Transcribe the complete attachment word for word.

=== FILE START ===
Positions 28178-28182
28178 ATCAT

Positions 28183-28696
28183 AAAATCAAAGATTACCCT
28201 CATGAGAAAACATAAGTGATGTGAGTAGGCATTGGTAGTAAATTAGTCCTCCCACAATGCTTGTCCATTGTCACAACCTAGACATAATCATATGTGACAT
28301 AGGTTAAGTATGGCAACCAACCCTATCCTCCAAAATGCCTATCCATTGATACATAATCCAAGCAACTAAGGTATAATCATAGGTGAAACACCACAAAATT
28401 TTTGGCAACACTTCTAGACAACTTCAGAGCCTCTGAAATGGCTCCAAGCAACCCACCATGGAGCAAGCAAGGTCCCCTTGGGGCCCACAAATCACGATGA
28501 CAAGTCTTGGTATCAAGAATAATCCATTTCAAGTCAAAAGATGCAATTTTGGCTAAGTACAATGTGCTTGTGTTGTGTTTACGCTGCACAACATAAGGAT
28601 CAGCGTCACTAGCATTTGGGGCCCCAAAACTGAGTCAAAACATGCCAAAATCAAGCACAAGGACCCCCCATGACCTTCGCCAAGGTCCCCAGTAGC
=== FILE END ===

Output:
Positions 28178-28182
28178 ATCAT

Positions 28183-28696
28183 AAAATCAAAGATTACCCT
28201 CATGAGAAAACATAAGTGATGTGAGTAGGCATTGGTAGTAAATTAGTCCTCCCACAATGCTTGTCCATTGTCACAACCTAGACATAATCATATGTGACAT
28301 AGGTTAAGTATGGCAACCAACCCTATCCTCCAAAATGCCTATCCATTGATACATAATCCAAGCAACTAAGGTATAATCATAGGTGAAACACCACAAAATT
28401 TTTGGCAACACTTCTAGACAACTTCAGAGCCTCTGAAATGGCTCCAAGCAACCCACCATGGAGCAAGCAAGGTCCCCTTGGGGCCCACAAATCACGATGA
28501 CAAGTCTTGGTATCAAGAATAATCCATTTCAAGTCAAAAGATGCAATTTTGGCTAAGTACAATGTGCTTGTGTTGTGTTTACGCTGCACAACATAAGGAT
28601 CAGCGTCACTAGCATTTGGGGCCCCAAAACTGAGTCAAAACATGCCAAAATCAAGCACAAGGACCCCCCATGACCTTCGCCAAGGTCCCCAGTAGC